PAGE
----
“I hope Comey’s right, and there’s a deus ex machina that comes on stage in the fifth act and makes the problem go away,” retired Gen. Michael Hayden, the former head of the CIA and the NSA, told The Daily Beast. “If there isn’t, I think I come down on the side of industry. The downsides of a front or back door outweigh the very real public safety concerns.”

According to investigators, recruiters of terrorists use encrypted systems such as WhatsApp.

“We need,” Comey said, “to be able to get access to the information in those targeted individual cases.”

The problem, however, is that opening up a door for the FBI also allows access to others, such as hackers.

“A hole is a hole,” Hayden said. “Given that reality, Americans are well-served by a high water level of security for everyone.”

Dog the Bounty Hunter Says Escaped ‘El Chapo’ Is Likely ‘Out of My League’

guzmanBy Steve Neavling
ticklethewire.com

Dog the Bounty Hunter is not known to back down.

But when it comes to chasing down escaped Mexican drug lord Joaquin “El Chapo” Guzman, the reality star admits he’d have little chance of chasing down the world-famous fugitive, the New York Daily News reports.

“He probably would be out of my league,” the tough 62-year-old fugitive tracker told FOX411.

“In order to take him down, number one, you better have a fully automatic weapon,” he said. “With my weapon, you have to get really close to him — and you couldn’t get that close to him because he probably has five or six guys with him at all times.”

Guzman broke out of a maximum security prison last month, leaving Mexican officials puzzled about his whereabouts.

Guzman first escaped prison in 2001 and managed to be on the run for 13 years before he was captured in February 2014.

Weekend Series on Crime History: The 2014 Arrest of Drug Lord Joaquín Guzmán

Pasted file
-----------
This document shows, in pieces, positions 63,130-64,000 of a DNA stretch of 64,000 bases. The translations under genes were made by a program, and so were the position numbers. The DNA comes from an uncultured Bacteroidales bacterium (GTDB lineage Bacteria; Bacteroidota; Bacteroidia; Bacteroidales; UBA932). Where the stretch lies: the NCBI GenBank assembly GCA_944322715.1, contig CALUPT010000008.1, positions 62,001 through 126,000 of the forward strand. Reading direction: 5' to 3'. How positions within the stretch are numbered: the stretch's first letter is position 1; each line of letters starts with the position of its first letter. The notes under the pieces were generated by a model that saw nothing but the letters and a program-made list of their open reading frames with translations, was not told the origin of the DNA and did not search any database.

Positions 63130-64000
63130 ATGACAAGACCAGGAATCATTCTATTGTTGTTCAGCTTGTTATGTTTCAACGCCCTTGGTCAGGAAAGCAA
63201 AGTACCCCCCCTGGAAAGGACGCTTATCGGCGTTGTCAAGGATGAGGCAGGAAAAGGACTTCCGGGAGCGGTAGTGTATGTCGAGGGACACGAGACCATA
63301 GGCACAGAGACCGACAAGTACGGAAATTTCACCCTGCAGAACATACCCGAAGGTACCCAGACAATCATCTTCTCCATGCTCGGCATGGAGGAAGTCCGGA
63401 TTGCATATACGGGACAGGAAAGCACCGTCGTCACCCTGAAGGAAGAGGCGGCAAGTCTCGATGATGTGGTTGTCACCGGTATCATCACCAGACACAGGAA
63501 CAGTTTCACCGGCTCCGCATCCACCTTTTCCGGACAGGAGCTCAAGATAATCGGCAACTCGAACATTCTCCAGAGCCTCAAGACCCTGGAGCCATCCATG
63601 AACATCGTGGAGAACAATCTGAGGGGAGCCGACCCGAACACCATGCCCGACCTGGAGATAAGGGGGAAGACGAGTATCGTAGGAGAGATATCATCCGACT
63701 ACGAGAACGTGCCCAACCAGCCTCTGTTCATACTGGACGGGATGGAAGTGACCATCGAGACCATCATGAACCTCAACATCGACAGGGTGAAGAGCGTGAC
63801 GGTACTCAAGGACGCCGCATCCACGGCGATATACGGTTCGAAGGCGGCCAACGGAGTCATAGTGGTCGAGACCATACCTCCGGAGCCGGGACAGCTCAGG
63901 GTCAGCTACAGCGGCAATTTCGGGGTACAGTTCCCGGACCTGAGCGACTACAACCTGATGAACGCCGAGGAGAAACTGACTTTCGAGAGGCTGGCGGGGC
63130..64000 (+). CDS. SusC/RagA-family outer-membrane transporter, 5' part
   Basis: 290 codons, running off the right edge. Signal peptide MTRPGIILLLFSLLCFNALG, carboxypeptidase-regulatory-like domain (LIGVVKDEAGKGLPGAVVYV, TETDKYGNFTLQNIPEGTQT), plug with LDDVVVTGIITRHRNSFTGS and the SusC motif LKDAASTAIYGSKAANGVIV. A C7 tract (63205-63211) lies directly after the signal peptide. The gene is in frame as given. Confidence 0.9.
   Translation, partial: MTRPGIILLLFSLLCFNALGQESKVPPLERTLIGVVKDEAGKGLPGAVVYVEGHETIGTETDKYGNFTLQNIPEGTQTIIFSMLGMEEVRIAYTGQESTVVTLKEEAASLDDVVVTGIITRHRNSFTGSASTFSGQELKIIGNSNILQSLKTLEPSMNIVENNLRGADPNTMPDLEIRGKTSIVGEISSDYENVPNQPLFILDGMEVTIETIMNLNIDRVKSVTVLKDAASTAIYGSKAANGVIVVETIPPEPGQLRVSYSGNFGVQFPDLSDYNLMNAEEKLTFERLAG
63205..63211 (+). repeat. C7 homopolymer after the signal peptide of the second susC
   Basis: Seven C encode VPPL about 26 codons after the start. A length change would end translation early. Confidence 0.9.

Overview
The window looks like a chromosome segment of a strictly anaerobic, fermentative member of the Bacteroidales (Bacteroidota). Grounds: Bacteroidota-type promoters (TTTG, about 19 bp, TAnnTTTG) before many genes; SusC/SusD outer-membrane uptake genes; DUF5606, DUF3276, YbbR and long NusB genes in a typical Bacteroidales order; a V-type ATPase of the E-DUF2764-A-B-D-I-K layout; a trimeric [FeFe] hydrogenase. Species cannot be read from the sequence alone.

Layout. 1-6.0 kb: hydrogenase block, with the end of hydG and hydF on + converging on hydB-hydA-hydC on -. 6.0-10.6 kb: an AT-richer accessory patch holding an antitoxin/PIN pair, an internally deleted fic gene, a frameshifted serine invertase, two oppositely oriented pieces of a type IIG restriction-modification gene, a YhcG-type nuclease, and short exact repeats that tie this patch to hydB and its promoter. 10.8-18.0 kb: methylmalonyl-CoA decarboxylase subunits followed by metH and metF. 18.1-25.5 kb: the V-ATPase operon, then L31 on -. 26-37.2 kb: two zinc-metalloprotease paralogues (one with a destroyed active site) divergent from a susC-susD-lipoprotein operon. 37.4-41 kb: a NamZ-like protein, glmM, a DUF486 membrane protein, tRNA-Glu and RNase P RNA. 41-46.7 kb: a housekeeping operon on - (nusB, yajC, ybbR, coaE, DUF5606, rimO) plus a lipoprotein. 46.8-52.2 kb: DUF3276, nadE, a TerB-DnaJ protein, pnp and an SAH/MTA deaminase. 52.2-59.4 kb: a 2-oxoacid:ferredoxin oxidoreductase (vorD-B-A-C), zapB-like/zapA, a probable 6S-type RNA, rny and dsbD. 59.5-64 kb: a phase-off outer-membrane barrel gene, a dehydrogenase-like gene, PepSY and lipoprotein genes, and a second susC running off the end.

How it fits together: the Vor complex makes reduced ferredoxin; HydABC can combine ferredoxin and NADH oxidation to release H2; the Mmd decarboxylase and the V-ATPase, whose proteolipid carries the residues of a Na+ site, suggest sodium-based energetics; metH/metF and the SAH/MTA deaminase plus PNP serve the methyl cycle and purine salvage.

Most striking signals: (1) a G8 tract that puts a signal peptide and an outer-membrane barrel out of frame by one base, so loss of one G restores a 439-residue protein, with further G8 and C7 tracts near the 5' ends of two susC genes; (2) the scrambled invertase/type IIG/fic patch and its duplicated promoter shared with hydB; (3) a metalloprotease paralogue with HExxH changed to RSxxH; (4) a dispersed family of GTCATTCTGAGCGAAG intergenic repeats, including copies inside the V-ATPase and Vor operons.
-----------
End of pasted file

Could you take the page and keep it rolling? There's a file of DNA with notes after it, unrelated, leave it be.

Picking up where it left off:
Report Says Americans, Not Mexicans, Arrested Joaquin ‘El Chapo’ Guzman

'El Chapo' Guzman

‘El Chapo’ Guzman

By Allan Lengel
ticklethewire.com

A controversial report has surfaced in wake of  the July 11 prison escape of drug kingpin Joaquín “El Chapo” Guzmán.

The website, Intercept reports that Presco, an investigative Mexican magazine, is saying that initial reports about the February 2014 arrest of Guzmanin  weren’t true. The media reported back then that the arrest was made by elite Mexican marines, with U.S. federal agencies playing a crucial intelligence support role.

But the magazine, citing U.S. government sources, claims that account is false.

Proceso reports that the agents who arrested Guzmán weren’t Mexicans, but rather Americans –agents from the DEA and and U.S. Marshals Service who were dressed as Mexican marines, working alongside one or more unidentified U.S. intelligence agencies.

Government officials from Mexico and the U.S. have yet to dispute the accuracy of the story, Intercept reports.

 

FBI Losing Cyber Crime Agents to Lucrative Jobs in Private Sector

pirate-cyber-theft

By Allan Lengel
ticklethewire.com

The FBI is losing some agents with experience in investigating Internet crimes.

Matthew Goldstein of the New York Times reports that in the last three months, at least a half-dozen FBI agents on the online security squad of the New York office have quit to take more lucrative jobs in the private sector.

The Times reports that the departures are beginning to concern top FBI officials.

 

To read more click here.

China Aggressively Stealing Corporate Secrets, FBI Says

map china

By Allan Lengel
ticklethewire.com

China is on the loose.

The Daily Beast writes that American companies are getting their secrets stolen like never before, according to the FBI,  and China is to blame for almost all of it.

The website reports that the FBI reports a surge in cases of economic espionage in the past year.

China’s intelligence services are “as aggressive now as they’ve ever been,” said Assistant Director Randall Coleman, who runs the bureau’s counterintelligence division, the Daily Beast reports.

To read the full story click here.